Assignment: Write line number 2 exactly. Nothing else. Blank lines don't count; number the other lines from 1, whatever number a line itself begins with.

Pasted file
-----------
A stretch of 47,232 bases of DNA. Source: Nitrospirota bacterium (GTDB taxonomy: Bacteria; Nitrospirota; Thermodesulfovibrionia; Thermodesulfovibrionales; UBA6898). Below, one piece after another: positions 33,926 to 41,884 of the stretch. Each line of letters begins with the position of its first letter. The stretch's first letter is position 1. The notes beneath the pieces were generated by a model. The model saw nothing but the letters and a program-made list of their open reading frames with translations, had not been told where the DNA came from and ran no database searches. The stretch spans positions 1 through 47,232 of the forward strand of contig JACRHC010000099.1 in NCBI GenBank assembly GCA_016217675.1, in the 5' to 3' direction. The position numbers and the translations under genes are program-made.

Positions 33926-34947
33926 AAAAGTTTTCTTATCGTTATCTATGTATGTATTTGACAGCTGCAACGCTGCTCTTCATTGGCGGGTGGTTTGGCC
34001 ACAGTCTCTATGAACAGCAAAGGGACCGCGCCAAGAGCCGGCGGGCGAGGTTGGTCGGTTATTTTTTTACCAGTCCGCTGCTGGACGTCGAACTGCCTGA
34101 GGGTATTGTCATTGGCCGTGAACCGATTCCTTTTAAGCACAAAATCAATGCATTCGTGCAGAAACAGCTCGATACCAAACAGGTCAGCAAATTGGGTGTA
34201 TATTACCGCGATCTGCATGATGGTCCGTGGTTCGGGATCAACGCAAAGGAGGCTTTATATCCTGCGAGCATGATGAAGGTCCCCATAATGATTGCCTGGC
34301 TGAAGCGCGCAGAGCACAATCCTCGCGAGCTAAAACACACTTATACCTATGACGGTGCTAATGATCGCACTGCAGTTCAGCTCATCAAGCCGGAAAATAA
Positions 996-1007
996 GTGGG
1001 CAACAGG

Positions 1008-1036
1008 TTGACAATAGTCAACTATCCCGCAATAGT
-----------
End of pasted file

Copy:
Positions 33926-34947